A puppy’s innate curiosity is charming, but can be temporary. Puppies go through several fear periods that may damage their confidence, and make them shy or aggressive. Take advantage of their early curiosity to create positive experiences with new things. Each positive encounter will make your puppy a happier and healthier adult. To help you start your puppy off on the right paw, WesVet Animal Hospital has compiled the following guide to successfully raising a confident puppy. 

What is puppy socialization?

Puppy socialization is a series of controlled introductions to new sensory experiences, including people, animals, sights, and sounds. Properly exposing your puppy to new things teaches them to be calm and confident in their surroundings. Proper socialization is critical to develop a well-behaved dog. Well-socialized dogs are:

  • Easier to train
  • Less likely to react with fear or aggression 
  • Happier and healthier because of reduced stress-hormone levels
  • More adaptable to change
  • More cooperative for veterinary care and basic husbandry, which promotes better health

When is the right time to socialize my puppy?

Puppies are at the height of their boldness and curiosity, and naturally more social than fearful, between 3 and 12 weeks old. After 12 weeks of age, they may be more cautious, reluctant to investigate new things, and more likely to form negative associations. Socialization should continue during this time, but with caution, paying close attention to the puppy’s reactions.

The American Veterinary Society of Animal Behavior recommends that your puppy does not  socialize until seven days after their first vaccines and deworming (i.e., as early as 7 to 8 weeks of age). Although your puppy’s immune system is still developing, they are initially protected by passive maternal immunity, and then vaccinations. Always complete your puppy’s vaccination protocol.

When should I train my puppy?

Puppies are eager learners, and training can, and should, begin right away. Use only positive reinforcement, rewarding their correct behavior with treats, praise, and play. Harsh physical or verbal corrections can destroy a puppy’s confidence, and lead to stress, fear, excessive submission, and aggression. Foundation behaviors can be taught at home, starting with:

  • Come 
  • Sit
  • Down
  • Stay
  • Leave it

Puppy socialization classes can begin after their first vaccinations. In addition to basic manners, these classes can help your puppy learn proper play behavior with other dogs in a safe, controlled environment. Look for a positive reinforcement trainer, and first observe a class without your puppy, to ensure the right fit.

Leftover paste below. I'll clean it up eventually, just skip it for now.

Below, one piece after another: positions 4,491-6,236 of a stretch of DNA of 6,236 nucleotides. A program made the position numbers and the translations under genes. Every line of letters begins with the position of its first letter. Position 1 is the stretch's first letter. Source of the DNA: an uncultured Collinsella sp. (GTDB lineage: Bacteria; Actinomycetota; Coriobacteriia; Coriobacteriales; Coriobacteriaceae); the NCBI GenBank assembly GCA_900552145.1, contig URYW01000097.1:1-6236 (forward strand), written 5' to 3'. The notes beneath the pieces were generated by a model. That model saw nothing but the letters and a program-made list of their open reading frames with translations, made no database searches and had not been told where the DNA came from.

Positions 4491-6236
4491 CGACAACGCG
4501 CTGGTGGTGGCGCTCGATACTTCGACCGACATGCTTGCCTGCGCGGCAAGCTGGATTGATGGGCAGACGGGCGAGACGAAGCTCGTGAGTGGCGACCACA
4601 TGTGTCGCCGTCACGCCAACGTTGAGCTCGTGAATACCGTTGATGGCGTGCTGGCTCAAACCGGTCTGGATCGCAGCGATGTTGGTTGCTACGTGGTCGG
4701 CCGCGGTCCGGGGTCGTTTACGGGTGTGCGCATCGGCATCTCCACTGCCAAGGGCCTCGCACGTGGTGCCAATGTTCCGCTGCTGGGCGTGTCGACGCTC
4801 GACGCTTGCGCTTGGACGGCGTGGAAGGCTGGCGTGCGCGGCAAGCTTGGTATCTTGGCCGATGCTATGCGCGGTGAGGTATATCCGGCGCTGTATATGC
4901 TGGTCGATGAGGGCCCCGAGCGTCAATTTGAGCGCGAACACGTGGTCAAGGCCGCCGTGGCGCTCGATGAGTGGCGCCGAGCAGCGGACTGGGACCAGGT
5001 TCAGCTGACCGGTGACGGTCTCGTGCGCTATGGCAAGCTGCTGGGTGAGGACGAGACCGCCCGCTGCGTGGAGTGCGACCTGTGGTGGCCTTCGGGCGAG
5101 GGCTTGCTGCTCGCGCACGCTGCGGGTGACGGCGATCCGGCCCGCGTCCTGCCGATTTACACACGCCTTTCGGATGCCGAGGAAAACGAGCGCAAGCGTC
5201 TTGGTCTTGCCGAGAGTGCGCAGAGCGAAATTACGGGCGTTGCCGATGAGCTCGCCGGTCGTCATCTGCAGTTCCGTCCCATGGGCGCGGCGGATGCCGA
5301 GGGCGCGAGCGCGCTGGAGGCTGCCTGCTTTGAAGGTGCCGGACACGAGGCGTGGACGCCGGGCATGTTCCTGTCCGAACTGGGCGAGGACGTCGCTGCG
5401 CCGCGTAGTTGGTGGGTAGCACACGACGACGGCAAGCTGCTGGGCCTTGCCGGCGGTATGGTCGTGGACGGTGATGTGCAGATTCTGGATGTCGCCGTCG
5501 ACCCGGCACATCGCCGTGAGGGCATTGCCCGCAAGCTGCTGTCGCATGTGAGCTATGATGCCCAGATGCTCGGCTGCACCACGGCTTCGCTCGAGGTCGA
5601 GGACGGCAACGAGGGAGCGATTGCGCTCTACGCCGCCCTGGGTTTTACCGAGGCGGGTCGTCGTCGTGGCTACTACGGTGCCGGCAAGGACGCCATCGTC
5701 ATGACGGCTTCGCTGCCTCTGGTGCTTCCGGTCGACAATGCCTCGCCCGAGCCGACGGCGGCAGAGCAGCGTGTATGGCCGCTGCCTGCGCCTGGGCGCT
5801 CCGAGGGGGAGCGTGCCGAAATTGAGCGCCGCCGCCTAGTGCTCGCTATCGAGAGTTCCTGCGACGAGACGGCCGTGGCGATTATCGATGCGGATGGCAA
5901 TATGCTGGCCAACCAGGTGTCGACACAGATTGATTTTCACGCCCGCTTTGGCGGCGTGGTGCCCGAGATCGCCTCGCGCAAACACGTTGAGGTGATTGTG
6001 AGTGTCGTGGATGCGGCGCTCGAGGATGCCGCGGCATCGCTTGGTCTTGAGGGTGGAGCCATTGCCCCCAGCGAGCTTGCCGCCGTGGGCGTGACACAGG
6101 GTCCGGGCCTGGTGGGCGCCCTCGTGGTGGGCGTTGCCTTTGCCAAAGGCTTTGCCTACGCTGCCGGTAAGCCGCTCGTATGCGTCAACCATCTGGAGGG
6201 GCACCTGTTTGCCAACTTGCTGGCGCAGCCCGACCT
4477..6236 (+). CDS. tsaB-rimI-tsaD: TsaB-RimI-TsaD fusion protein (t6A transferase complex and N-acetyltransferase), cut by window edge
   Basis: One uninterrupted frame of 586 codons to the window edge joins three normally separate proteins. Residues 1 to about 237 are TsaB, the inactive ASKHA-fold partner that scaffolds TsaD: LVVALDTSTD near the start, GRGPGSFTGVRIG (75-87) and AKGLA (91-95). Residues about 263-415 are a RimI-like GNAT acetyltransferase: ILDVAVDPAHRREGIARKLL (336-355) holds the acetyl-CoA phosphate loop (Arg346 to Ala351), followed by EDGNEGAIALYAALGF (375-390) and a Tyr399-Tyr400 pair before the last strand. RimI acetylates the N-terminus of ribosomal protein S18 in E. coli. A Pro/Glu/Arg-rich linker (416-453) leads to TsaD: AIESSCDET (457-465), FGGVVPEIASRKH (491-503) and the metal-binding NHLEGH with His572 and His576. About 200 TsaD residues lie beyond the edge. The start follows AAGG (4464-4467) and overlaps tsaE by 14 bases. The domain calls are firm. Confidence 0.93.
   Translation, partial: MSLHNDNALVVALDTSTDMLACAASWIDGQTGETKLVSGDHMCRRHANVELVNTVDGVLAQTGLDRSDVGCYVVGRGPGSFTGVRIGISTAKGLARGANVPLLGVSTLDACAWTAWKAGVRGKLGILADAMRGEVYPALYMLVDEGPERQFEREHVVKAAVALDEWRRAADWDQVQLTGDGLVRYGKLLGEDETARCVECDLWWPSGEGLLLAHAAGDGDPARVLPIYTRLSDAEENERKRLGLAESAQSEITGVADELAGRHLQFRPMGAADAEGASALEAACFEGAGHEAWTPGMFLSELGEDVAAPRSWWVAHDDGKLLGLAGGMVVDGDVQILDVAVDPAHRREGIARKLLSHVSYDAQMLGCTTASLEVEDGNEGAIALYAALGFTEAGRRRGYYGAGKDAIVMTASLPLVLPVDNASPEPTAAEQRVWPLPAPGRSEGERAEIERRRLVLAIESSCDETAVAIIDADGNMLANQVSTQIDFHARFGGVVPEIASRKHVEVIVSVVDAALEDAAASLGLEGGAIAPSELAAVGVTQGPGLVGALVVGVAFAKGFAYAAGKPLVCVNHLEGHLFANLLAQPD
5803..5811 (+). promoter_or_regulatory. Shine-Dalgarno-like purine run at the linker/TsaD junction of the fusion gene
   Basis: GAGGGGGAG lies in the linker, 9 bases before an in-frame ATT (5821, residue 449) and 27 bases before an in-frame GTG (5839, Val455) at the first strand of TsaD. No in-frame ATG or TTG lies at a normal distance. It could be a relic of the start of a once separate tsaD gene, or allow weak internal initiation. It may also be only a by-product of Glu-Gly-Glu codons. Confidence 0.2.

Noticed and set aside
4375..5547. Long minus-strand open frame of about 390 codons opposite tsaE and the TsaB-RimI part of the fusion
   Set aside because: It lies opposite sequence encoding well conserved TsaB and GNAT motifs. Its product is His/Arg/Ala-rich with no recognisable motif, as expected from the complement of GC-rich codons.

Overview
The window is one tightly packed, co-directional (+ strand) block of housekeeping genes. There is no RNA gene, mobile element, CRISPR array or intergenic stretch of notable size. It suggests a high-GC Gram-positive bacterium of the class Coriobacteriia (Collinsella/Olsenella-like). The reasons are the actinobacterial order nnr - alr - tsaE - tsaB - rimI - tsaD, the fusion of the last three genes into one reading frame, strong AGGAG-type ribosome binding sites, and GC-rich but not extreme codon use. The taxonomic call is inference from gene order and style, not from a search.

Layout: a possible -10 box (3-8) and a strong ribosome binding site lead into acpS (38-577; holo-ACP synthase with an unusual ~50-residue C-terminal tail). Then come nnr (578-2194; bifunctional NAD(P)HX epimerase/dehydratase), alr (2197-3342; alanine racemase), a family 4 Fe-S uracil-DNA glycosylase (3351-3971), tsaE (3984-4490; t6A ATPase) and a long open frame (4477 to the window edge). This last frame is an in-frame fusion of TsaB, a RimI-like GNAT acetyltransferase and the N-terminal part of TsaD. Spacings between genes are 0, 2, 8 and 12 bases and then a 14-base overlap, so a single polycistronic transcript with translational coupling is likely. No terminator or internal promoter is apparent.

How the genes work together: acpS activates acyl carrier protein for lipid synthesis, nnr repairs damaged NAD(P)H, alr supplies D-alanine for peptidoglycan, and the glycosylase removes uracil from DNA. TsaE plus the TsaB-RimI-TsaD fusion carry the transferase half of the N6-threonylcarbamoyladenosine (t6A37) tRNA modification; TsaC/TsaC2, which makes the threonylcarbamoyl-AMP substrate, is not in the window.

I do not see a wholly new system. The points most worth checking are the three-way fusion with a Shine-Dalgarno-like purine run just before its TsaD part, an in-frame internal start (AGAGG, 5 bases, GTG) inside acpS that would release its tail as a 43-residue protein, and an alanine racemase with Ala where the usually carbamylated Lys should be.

Should I take my puppy everywhere?

In short, no. While your puppy should see and experience variety, focus on creating positive experiences that allow them to stay in their comfort zone. Individualized encounters will boost your puppy’s self-esteem, and help them feel in control. Always emphasize quality time over quantity with your puppy.

Use your puppy’s natural tendencies to guide the socialization process. Confident, adventurous puppies may enjoy meeting multiple new people, or watching a noisy trash truck, but cautious puppies may prefer one-on-one introductions, or observing from a distance. Puppies with either of these personalities can grow up to be well-adjusted dogs, so never rush a reluctant puppy to interact with their environment. 

Ensure your puppy’s early socialization opportunities are positive experiences by:

  • Keeping sessions brief
  • Introducing only one new thing at a time
  • Training in low-distraction environments
  • Letting your puppy meet only well-mannered adult dogs 
  • Starting with familiar people and children who know how to behave around puppies

What if my puppy is scared?

If your puppy is overwhelmed or frightened, calmly remove them from the situation. Contrary to popular belief, you should gently reassure your scared puppy. A few kind words will not reinforce or encourage their fear. Make your next outing a familiar experience, to build confidence. Never force your puppy to remain in a stressful situation and expect them to “get over it,” because this will only intensify their fear, and may trigger negative behaviors. 

If your puppy’s fear worsens, or they start reacting aggressively, contact WesVet Animal Hospital for guidance, or a referral to a veterinary behaviorist. 

Where can I socialize my puppy?

Safe socialization opportunities are everywhere, including your home. Don’t limit socialization to meeting people—also include sensory experiences, such as:

  • Textures — Let your puppy feel various textures, such as mulch, sand, mud, wood, plastic tarp, or the non-slip side of a rug, under their paws. 
  • Sounds — During unpreventable sounds, (e.g., a trash truck, or noisy neighbors), teach your puppy that noise equals food by giving them treats.
  • Sights — Let your puppy watch from a distance, and approach new sights at their own speed. Visual stimuli can trigger chase behavior, so keep your puppy leashed. 
  • Movement — Use an air mattress, a playground sway-bridge, or a pool float, to help your puppy learn about moving surfaces.
  • Touch — Teach your puppy grooming and veterinary skills by handling their mouth, ears, feet, tail, and belly in exchange for treats. 

Most importantly, your puppy needs positive veterinary experiences, and that’s exactly what the team at WesVet Animal Hospital provides. Help your puppy learn how much we love them by scheduling a happy visit, during which your puppy will experience the hospital and our team without unpleasant vaccines or proceduresonly treats and attention. 

Positive socialization promotes healthy, happy pets and patients. If you have additional questions or would like trainer recommendations, contact WesVet Animal Hospital.